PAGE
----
They’re like stealth bombers.
A growing number of federal judges have had about as much as they can take with Wall Street firms paying hefty fines to settle probes into serious wrongdoing — without admitting any guilt or any executive taking the fall.
So at least four judges, in New York and Washington, are not going to take it any more.
The mostly quiet attack by these judges on a long-standing business practice could mushroom into one of the most serious threats to bad corporate culture in many years.
The pushback against the “neither admit nor deny guilt” settlements comes as many Americans grow frustrated that few executives have been held personally accountable for toxic mortgages, betting against the client and insider-trading practices.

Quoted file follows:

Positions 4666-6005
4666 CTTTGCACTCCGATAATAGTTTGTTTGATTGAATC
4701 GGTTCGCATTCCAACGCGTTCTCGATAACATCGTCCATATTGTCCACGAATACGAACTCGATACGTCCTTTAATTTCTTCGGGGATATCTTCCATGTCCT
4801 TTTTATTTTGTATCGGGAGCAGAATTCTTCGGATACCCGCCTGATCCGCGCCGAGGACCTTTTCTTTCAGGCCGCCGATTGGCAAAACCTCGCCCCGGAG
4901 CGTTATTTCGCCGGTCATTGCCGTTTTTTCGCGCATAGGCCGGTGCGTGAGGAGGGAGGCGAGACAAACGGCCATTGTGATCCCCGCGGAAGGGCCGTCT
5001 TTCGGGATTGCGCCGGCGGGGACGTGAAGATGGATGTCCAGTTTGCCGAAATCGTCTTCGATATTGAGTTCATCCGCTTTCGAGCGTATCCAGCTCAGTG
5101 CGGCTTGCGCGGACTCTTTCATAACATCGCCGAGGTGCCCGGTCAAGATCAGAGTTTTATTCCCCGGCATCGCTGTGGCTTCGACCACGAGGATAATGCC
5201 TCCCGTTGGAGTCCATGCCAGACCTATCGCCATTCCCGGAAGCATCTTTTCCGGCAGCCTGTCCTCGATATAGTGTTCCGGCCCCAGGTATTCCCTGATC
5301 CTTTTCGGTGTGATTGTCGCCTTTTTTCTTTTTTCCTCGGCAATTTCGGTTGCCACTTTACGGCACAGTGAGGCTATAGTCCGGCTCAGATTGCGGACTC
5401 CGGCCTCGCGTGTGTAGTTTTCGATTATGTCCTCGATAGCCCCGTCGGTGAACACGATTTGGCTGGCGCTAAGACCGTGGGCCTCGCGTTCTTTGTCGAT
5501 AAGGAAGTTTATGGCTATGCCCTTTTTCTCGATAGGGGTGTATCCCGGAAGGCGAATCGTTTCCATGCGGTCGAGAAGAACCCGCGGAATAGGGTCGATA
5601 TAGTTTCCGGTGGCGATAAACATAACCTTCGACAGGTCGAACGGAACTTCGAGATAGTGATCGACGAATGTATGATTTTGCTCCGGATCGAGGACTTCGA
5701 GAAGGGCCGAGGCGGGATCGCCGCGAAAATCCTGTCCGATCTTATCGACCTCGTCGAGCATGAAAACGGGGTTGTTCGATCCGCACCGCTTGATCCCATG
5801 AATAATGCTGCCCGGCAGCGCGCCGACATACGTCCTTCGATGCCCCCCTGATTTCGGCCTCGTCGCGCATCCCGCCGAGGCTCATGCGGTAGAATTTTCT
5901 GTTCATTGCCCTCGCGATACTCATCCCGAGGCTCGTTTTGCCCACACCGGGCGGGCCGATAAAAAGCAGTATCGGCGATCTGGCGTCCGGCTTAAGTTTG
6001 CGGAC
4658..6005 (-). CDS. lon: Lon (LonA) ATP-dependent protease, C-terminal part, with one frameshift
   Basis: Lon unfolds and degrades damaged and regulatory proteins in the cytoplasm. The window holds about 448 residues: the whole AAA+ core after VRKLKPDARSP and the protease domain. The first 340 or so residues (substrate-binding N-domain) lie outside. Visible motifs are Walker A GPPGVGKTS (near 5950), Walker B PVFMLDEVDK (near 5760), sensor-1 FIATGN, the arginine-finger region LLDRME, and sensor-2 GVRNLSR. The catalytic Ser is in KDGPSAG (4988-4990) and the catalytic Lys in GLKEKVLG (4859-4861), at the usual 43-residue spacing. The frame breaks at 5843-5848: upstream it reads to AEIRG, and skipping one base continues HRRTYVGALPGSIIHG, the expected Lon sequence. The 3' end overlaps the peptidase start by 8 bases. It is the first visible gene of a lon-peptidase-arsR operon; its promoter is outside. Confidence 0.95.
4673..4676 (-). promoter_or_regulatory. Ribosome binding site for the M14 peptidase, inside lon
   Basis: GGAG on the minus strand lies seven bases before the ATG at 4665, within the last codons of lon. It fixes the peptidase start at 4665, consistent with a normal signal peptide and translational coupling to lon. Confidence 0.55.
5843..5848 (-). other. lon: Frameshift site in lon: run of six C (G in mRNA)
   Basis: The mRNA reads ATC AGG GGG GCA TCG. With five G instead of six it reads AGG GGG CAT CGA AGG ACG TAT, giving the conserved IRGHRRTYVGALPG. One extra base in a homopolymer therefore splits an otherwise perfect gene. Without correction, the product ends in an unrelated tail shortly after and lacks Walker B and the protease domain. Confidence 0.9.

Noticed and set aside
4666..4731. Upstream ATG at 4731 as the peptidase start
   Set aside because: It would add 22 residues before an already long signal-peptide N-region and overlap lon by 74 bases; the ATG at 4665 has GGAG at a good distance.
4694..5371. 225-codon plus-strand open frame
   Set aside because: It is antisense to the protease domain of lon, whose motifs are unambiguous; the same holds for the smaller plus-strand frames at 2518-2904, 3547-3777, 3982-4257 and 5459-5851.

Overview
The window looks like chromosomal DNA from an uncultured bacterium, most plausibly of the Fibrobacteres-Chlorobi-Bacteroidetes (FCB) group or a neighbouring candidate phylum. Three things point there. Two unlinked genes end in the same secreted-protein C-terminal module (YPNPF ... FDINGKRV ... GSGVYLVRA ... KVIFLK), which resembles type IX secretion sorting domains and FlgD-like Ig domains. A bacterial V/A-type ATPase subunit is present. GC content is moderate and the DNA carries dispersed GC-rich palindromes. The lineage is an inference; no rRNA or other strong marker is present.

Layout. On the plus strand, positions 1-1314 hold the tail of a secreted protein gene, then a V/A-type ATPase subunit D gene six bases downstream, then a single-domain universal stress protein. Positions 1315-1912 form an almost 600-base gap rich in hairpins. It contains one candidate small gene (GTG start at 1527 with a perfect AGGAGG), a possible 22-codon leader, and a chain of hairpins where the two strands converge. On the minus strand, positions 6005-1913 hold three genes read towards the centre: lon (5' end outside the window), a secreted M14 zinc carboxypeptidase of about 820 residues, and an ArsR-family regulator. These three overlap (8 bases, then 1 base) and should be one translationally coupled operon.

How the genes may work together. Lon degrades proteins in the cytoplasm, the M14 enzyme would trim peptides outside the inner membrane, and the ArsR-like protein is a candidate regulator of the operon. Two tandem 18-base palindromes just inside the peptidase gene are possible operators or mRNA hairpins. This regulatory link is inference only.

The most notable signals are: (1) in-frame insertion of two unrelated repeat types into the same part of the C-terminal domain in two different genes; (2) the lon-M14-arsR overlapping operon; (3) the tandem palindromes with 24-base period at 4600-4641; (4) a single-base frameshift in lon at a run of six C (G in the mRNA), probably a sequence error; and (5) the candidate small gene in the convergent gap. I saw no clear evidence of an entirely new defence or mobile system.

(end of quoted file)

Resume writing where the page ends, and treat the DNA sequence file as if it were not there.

The latest example of judicial frustration came this week when Manhattan federal judge Sidney Stein raised concerns about a $590 million settlement agreed to by Citigroup to settle charges it deceived shareholders about its toxic mortgage holdings.
The shareholder suit named former CEO Chuck Prince and senior adviser Robert Rubin — but only the bank and not the executives paid out to settle the case.